Exactly, ellee. That is what my old mum always says. According to a study by the Centre for Policy Studies, Britains's poorest are paying a higher share of the total tax burden but getting a lower proportion of government benefits than when Labour came to power. Yet many still vote for this party of liars come rain or shine!
Whilst of course the 'richest decile' have increased their 'Buying Power' exponentially in the same period.

Newmania said...

Without having a detailed grasp of it CU my sense is that unemployment is highly shifting phenomenon and that pressures that would once have lead to it are now becoming expressed in other ways. It was only in the 70s that people were still wondering if 3,000,000 unemployed would precipitate a political apocalypse but now “employment “is so much more various and of a quite different nature, the “working population“ is of an different kind . I find it hard to there are entire areas of the country where almost no-one is working and further area where no-one is working in an economically productive way.
Similarly with the old BOP offse with demand is increased and supply is failing. With capital and production so fluid around the world much I begin to feel that economists may be fighting the previous battle and the outcomes are uncertain.
Overall a great opportunity has been missed and the hard edge seem ( to me) to be housing but all I meant to add was a distrust of the received parameters as they were taught to me at least a wee while ago now.

You mention PFI debt and this appeared in the DT today . I am somewhat fascinated by “off balance sheet “ borrowing . I can think of one instance of it at least, Lloyds membership security ,..disastrous and a myth as was eventually discovered .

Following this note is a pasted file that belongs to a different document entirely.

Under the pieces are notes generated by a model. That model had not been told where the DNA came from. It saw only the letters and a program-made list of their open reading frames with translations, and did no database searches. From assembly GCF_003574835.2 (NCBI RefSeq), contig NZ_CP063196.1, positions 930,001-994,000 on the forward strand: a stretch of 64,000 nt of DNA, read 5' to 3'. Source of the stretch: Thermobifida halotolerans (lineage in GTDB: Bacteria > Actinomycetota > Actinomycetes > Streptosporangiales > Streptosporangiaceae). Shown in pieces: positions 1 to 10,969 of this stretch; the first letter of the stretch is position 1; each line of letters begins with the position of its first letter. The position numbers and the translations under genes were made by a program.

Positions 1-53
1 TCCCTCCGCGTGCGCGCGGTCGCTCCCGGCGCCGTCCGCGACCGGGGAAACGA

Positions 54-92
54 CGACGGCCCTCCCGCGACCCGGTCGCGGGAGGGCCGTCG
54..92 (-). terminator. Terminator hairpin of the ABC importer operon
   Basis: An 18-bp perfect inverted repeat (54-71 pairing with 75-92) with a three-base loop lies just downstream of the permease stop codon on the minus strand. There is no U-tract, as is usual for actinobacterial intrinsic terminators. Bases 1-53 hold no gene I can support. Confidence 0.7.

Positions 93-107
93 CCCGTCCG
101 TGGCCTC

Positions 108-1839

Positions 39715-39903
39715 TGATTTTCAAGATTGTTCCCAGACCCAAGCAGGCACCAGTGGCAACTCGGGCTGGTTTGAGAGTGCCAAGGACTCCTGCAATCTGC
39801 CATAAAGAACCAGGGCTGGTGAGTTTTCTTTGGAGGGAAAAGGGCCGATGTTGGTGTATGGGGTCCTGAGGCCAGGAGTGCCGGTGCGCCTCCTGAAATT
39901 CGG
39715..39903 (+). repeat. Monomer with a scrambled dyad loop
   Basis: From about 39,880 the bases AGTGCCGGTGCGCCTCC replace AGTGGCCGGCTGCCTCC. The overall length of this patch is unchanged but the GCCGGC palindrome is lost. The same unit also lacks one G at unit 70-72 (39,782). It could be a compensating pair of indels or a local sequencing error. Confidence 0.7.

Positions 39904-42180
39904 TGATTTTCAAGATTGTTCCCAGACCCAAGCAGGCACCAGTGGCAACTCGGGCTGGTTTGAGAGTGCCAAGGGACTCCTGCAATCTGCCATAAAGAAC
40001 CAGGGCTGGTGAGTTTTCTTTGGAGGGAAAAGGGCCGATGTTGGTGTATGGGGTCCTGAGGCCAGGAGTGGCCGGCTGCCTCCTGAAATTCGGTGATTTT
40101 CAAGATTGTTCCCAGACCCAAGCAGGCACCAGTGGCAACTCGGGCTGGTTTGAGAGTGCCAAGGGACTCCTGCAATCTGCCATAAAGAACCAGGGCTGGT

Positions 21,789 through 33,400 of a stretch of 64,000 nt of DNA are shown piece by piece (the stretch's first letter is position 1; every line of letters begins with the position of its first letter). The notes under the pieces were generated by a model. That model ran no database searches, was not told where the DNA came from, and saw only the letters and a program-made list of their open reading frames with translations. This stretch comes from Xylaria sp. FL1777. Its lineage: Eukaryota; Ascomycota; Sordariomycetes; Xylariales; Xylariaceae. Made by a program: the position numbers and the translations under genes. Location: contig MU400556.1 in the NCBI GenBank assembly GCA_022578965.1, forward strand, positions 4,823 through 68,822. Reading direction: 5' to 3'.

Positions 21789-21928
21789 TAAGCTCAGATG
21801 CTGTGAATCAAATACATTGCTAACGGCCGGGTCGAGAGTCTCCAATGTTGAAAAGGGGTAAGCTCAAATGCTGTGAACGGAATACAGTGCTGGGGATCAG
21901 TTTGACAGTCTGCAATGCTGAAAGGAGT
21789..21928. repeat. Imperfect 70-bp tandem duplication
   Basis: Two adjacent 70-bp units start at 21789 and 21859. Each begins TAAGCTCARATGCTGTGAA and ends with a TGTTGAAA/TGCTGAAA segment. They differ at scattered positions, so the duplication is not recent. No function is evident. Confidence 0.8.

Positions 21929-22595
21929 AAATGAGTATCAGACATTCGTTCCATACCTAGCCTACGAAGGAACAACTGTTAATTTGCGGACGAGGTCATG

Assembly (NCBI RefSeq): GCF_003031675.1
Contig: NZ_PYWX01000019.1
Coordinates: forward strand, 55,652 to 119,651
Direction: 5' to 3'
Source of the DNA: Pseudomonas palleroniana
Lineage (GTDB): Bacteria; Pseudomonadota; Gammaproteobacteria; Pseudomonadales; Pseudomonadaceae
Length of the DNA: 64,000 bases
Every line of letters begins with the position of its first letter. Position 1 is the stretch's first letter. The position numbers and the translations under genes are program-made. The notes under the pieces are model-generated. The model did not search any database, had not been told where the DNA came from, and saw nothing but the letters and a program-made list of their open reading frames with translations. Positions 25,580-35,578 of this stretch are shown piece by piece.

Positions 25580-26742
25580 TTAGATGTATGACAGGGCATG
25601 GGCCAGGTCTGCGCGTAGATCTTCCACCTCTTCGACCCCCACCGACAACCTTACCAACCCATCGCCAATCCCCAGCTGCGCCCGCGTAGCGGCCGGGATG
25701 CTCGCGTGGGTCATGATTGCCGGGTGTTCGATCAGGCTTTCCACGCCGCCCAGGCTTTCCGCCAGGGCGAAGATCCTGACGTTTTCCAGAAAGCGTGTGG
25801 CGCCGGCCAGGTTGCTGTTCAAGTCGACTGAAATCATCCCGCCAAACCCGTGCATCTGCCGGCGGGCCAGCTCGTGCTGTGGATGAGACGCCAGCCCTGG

Gklad to see this from you CU its useful for me

PS rest assured I will be doing far less blogging v soon.

CityUnslicker said...

Ellee - Quite

IT - This nails it too, everyone is poorer now than they need to be. There is no excuse for this for either Blair or Brown.

N - Hope your not planning anything too radical N. I would miss your comments. I think you raise a good point. Whole areas of the country where few are employed. The majority of people in Scotland and the Northeast working for the State. All this in a time of relative economic plenty!

Newmania said...

The problem is Tony Blair can sound convincing

he convinced me in my shame . Shows how far to the right I have migrated ovewr the years but even now I don`t know what else there was to do

James Higham said...

This post should be on the MSM - it is a strong argument against Blair continuing one more day.

Stan Bull said...

N, I have to confess....that in '97 I deliberately didn't cast a vote. My first and probably last abstention.

CityUnslicker said...

I was in the US in 97' so was unable to vote. Growing up in the safest Tory seat in the country has meant my vote has never meant much. All change next time.

JH- High praise. I have been thinking about this blogging malarky recently. I really don't want to be a journalist and will be dismayed if I ever get quoted. Luckily this highly unlikely anyway.

Anonymous said...

£529 billion? For 40,000,000 taxpayers thats over £13k a piece!


Shades said...

Good post.